Insurgent is the difficult middle instalment of Verionica Roth’s teenage rebel sci-fi dystopian trilogy Divergent; so more of the same running, jumping, fighting, crying, and ‘it’s all about family, innit’ [copyright Eastenders or your choice of soap here].
Expect more punch-ups, shoot-outs, train-jumping, big CGI landscapes, teary heroines, betrayals and a bit of snogging (but not too much, we can’t have teenage sex in the movies).
What’s most disturbing is the sheer amount of gunplay and violent death in what is supposed to be a 12A certificate movie. No wonder the American psyche is so screwed up with this perpetual Western frontier mentality of solving every problem with a bullet. Continue Reading
A man walks into a bar and tells the daftest life story imaginable. The resulting contrivance of twisty plot devices, unlike 2013’s Looper, is disappointingly loopy.
Writer/producer/directors the Spierig Brothers deliver an understated new take on Heinlein’s classic sci-fi tale of causal loops in time travel, but which can’t escape the Twilight Zone tropes to it’s all too predictable conclusion.
Ethan Hawke (the brilliant Gattaca and not-so Daybreakers) is reliable as ever as the rugged time agent, while newcomer Sarah Snook is an amazing leading lady but possibly the least convincing leading man in cinema history. Continue Reading
I’ve seen it so you don’t have to: Liam Neeson’s latest addition to his modern day The Searchers franchise proves to be the cynical, money-making, watered-down, lowest-common denominator pop-corn fodder everyone said it would be.
While the first Taken had a certain brutal post-Bourne, post-Ronin style glossing it’s very xenophobic, hunter-killer, mechanical, plot, and relying on Neeson’s ruthless and chilly ex-spy, Taken 3 may be a sequel too far. Although that hasn’t prevented Fast and Slightly Peeved 27… Continue Reading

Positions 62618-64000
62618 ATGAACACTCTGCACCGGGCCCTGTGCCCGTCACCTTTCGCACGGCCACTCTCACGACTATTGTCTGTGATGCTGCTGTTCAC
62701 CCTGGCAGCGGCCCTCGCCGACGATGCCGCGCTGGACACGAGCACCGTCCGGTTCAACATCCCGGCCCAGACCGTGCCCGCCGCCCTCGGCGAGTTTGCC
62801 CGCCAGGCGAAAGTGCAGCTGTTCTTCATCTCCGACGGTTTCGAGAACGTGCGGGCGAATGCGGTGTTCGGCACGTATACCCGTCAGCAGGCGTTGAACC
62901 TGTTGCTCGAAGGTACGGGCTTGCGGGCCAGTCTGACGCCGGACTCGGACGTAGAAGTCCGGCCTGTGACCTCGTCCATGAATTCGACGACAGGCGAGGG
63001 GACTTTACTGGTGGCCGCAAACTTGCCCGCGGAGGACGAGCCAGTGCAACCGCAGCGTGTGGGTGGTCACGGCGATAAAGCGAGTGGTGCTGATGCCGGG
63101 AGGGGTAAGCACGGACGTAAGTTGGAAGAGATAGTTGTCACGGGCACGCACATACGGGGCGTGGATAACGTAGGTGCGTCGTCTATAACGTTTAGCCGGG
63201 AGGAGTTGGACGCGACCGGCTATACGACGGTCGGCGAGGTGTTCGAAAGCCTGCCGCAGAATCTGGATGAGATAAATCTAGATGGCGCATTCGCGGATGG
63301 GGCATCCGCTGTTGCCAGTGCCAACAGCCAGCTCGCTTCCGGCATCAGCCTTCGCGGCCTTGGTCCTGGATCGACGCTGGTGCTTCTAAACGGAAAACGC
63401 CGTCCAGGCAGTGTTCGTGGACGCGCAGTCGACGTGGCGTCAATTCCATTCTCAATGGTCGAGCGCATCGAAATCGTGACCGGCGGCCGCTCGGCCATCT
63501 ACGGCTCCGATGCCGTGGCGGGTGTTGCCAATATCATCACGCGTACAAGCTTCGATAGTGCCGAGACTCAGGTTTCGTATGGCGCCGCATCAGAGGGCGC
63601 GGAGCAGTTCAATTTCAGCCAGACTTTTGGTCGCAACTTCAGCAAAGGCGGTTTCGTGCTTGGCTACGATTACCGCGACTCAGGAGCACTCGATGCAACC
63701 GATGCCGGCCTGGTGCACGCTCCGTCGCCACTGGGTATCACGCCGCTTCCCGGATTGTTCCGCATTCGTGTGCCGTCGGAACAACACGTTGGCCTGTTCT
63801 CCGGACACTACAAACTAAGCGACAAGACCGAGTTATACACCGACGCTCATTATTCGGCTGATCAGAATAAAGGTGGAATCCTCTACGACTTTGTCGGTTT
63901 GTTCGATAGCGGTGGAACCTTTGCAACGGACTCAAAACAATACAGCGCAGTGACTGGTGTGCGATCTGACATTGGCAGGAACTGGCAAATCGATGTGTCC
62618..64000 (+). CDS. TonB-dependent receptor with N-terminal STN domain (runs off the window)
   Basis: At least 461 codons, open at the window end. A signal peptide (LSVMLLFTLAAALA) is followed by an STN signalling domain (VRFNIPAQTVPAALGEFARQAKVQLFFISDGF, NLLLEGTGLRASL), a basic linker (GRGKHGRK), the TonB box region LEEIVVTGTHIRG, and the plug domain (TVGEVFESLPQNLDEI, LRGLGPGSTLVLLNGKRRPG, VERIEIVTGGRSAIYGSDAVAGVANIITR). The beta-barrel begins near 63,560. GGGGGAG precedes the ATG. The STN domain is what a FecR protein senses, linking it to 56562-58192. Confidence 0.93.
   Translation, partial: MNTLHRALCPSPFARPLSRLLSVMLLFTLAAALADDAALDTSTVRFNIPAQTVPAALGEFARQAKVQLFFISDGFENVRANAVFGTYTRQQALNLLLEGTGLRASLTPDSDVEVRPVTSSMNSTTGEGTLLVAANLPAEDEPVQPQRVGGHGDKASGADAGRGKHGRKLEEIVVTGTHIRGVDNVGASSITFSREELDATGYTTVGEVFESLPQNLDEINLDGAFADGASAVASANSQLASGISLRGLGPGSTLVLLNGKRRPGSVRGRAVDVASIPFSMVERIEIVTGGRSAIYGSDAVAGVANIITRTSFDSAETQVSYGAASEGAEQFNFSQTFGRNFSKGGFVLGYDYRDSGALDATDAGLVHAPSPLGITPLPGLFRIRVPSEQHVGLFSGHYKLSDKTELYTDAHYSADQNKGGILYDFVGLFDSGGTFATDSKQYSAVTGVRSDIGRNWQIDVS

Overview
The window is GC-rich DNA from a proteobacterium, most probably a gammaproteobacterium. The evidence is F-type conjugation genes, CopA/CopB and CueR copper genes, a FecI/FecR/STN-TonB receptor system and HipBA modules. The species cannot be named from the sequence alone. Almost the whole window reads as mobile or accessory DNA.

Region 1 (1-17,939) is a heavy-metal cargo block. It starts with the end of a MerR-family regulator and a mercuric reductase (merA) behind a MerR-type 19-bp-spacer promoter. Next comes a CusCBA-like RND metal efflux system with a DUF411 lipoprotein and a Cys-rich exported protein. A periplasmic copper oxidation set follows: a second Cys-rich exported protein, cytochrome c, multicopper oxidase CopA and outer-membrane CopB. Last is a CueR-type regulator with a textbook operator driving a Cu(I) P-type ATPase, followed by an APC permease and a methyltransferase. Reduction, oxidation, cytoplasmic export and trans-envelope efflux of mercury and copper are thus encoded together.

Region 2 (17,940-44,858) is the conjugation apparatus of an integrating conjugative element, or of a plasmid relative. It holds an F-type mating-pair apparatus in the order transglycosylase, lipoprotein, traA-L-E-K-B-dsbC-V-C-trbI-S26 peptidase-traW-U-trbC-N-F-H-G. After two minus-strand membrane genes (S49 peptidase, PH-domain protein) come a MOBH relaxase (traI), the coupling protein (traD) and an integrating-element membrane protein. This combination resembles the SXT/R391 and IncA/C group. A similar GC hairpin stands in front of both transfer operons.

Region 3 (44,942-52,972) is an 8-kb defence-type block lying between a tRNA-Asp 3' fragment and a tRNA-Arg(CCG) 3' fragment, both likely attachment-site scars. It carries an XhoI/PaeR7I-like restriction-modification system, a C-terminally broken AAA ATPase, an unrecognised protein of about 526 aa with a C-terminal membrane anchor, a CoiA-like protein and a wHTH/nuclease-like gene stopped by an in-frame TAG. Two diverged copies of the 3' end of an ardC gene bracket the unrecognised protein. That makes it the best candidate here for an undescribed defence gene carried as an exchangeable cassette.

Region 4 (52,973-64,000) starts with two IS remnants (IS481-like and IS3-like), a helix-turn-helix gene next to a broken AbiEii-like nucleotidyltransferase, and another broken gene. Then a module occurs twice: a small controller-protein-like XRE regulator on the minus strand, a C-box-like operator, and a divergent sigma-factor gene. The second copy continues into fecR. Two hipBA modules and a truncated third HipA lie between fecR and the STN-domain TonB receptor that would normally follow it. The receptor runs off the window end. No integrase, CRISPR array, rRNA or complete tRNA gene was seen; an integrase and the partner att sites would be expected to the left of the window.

Re-inventing, then re-re-inventing the comic-book hero from WWII saviour to man-out-of-time in the present day, the two Captain Americas are as different from each other in tone and style as chalk and cheese.
But while Captain America pulls off the all-American, White Hat hero with spotless morals, there’s an oddly asexual, homo-erotic theme in both movies – and not just in the amount of leather bondage-wear sported by both casts.
Impressive action sequences can’t disguise these boy’s own fantasies as anything more than comic-book wet-dreams with extraordinary budgets. Continue Reading
Gaenocologist Catherine (Julianne Moore – Magnolia, Mockingjay) believes college professor husband David (Liam Neeson – Taken, The Grey) is having affairs with his students. So she hires up-market call-girl (aren’t they all) Chloe (Amanda Seyfried – In Time, Red Riding Hood) to see if he falls to temptation. Like you do. But Chloe develops an obsession with Catherine.
Respected and prolific art-house director Atom Egoyan (Erotica, The Captive) remakes French erotic thriller Nathalie, and despite stellar performances from Moore and Seyfried, the whole preposterous melodrama collapses under French bourgeois angst. Continue Reading
Jupiter Ascending is the latest extravaganza from the Wachowskis – spoiler alert!
Mila Kunis’ (Ted) Jupiter Jones leads a hated poverty-trap life cleaning other people’s loos with her Russian immigrant family in Chicago. A chance decision to sell her own eggs to an alien-infested fertility clinic lands her into the chaotic realisation that she has inherited planet Earth from herself, and her son/fiancé is none too happy about it…
So far, so promisingly bonkers, but is it any good? Nowhere near as much all-out fun as Guardians of the Galaxy, which it resembles. Continue Reading
Jake Ghyllenhaal (Source Code, Prince of Persia) stars in and produces this queasy thriller of a nocturnal LA news reporter chasing the ambulances in search of ratings.
Opening with Ghyllenhaal’s Louise Bloom trying to fence metals stolen with violence and trying to talk himself into a job, we already know that his immensely polite and wide-eyed openness is a thin veneer; Bloom is a unique and distinctive anti-hero.
Speaking fluently in the language of teach-yourself-business books and self-help courses, Bloom flagrantly manipulates everyone around him in single-minded pursuit of the American Dream. Continue Reading